Weight controlGreen tea extract
Green tea extract
- Helps slim down
- Optimizes the detoxification process (detox)
- Prevents high blood sugar and cholesterol levels
- Keeps blood vessels open
- Stimulates the functioning of the heart
- Very strong antioxidant
The studies on weight loss due to green tea are contradictory. This is because dietary supplements containing decaffeinated green tea extracts have no effect on weight management. In addition, several clinical studies show that the use of green tea extract with caffeine has a positive effect on weight control, weight loss and waist circumference compared to placebo.
- Phung et al. Effect of green tea catechins with or without caffeine on anthropometric measures: a systematic review and meta-analysis. Am J Clin Nutr. 2010 Jan;91(1):73-81.
- Hursel et al. The effects of green tea on weight loss and weight maintenance: a meta-analysis. Int J Obes (Lond). 2009 Sep;33(9):956-61.
- Auvichayapat et al. Effectiveness of green tea on weight reduction in obese Thais: A randomized, controlled trial. Physiol Behav. 2008 Feb 27;93(3):486-91.
Green tea has a beneficial effect on the amount of cholesterol and triglycerides (fatty acids) in the blood. Clinical research shows that the consumption of green tea significantly reduces the total amount of cholesterol and bad or LDL-cholesterol. Conclusion? The daily consumption of green tea standardised at EGCG reduces the risk of arteriosclerosis (arteriosclerosis) and also causes less damage to the vascular endothelium or the inner wall of the blood vessels. Epidemiological research has shown that drinking green tea is associated with a 28% reduced risk of coronary heart disease.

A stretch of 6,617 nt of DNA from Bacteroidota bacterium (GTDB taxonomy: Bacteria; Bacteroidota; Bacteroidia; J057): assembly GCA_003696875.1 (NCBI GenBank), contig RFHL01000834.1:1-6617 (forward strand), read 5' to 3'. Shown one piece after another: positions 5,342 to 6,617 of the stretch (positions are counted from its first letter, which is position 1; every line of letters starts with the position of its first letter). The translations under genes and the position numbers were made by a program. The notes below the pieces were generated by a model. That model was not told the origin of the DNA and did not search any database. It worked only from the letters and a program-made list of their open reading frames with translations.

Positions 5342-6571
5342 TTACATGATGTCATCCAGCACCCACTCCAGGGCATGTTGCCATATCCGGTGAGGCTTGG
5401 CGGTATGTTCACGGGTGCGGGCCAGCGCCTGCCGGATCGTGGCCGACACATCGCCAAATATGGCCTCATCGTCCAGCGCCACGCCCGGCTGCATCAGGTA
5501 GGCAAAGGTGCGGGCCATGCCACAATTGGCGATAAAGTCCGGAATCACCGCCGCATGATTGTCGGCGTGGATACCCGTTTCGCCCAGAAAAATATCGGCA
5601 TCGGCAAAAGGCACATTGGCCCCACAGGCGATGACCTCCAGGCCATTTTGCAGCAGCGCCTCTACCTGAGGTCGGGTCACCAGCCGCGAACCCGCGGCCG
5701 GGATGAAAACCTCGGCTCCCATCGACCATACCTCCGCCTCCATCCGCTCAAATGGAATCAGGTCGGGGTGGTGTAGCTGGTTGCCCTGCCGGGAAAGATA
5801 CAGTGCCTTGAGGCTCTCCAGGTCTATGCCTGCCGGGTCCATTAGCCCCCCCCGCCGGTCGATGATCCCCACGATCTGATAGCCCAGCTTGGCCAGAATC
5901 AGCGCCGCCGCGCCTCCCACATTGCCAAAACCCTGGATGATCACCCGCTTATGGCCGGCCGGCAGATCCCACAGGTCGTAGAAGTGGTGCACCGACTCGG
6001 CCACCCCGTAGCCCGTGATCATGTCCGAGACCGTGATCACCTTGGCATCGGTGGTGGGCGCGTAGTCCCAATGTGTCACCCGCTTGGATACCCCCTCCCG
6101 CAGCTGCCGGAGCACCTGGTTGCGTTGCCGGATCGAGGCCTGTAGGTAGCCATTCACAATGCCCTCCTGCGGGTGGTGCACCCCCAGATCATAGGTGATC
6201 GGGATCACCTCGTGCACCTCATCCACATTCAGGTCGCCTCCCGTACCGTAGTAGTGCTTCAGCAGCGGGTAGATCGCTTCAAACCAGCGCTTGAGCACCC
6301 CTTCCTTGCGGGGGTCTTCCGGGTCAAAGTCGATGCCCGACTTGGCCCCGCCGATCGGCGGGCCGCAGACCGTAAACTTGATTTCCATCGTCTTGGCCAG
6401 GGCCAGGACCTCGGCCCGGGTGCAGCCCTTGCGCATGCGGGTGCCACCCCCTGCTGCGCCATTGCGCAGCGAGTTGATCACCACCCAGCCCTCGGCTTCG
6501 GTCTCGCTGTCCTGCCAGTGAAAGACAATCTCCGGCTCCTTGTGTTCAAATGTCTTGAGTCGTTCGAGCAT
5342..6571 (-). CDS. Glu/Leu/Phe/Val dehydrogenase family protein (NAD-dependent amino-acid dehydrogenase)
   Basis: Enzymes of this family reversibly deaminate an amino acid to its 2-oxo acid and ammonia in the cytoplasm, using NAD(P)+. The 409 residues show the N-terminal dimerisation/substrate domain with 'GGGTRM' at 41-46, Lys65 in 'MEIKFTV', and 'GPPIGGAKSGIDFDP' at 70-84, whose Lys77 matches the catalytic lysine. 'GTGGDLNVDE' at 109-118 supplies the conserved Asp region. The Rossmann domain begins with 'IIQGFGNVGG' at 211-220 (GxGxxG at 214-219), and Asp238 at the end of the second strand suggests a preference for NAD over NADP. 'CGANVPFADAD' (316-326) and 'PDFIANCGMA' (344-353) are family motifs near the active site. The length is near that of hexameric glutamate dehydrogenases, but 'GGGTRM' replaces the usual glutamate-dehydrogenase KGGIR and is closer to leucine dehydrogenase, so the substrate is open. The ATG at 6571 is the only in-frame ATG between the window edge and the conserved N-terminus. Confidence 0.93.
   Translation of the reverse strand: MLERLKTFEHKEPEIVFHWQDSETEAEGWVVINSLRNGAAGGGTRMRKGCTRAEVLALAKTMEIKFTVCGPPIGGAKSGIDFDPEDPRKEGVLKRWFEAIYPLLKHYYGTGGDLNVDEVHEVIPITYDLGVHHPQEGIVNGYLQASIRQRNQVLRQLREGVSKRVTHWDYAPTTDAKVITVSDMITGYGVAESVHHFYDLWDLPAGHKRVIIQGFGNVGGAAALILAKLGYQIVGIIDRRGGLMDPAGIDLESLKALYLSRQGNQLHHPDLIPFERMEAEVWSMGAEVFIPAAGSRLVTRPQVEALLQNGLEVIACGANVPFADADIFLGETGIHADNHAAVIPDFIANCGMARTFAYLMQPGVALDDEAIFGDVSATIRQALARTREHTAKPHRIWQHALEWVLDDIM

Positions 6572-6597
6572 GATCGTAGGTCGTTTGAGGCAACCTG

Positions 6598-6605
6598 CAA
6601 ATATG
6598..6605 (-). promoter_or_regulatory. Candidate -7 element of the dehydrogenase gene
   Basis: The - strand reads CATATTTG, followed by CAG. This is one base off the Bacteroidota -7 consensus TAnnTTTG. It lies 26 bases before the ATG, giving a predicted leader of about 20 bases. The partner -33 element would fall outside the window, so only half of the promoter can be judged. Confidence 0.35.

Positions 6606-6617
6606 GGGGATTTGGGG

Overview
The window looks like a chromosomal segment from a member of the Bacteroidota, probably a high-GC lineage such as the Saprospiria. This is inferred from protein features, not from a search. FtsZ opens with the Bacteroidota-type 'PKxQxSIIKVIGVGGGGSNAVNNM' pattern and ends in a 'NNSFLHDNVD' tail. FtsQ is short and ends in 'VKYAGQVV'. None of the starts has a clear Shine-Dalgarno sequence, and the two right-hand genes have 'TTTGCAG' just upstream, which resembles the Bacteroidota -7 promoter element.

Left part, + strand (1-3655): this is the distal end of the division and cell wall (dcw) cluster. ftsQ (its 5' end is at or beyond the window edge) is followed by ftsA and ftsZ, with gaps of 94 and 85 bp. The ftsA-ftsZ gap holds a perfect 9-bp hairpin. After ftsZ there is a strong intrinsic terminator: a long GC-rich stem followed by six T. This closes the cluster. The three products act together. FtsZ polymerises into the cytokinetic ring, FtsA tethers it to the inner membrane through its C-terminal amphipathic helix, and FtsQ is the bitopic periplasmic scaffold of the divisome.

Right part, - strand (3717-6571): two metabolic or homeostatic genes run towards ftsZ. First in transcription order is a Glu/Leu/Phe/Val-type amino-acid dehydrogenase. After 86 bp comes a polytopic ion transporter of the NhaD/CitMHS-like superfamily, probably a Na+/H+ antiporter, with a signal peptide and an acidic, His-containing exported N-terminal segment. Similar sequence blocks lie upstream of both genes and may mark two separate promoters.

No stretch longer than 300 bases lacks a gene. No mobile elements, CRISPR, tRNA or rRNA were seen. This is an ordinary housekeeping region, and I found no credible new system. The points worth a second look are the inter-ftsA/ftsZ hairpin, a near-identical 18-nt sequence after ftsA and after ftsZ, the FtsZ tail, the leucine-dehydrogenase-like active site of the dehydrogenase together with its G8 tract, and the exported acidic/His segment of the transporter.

- Miyawaki et al. "Benifuuki" Extract Reduces Serum Levels of Lectin-Like Oxidized Low-Density Lipoprotein Receptor-1 Ligands Containing Apolipoprotein B: A Double-Blind Placebo-Controlled Randomized Trial. Nutrients. 2018 Jul 19;10(7).
- Wang et al. Black and green tea consumption and the risk of coronary artery disease: a meta-analysis. Am J Clin Nutr. 2011 Mar;93(3):506-15.
- Maron et al. Cholesterol-lowering effect of a theaflavin-enriched green tea extract: a randomized controlled trial. Arch Intern Med. 2003 Jun 23;163(12):1448-53.
Epidemiological research suggests that adults who consume green tea daily are less likely to develop type 2 diabetes. This is because green tea has a positive effect on HbA1c. The HbA1c value provides an insight into the average blood glucose value of the past 6 to 8 weeks. Green tea regulates the blood sugar level and lowers the HbA1c value, a risk factor for the development of diabetes.
- Huang et al. Associations of green tea and rock tea consumption with risk of impaired fasting glucose and impaired glucose tolerance in Chinese men and women. PLoS One. 2013 Nov 18;8(11):e79214.
- Toolsee et al. Effectiveness of green tea in a randomized human cohort: relevance to diabetes and its complications. Biomed Res Int. 2013;2013:412379.
- Iso et al. The relationship between green tea and total caffeine intake and risk for self-reported type 2 diabetes among Japanese adults. Ann Intern Med. 2006 Apr 18;144(8):554-62.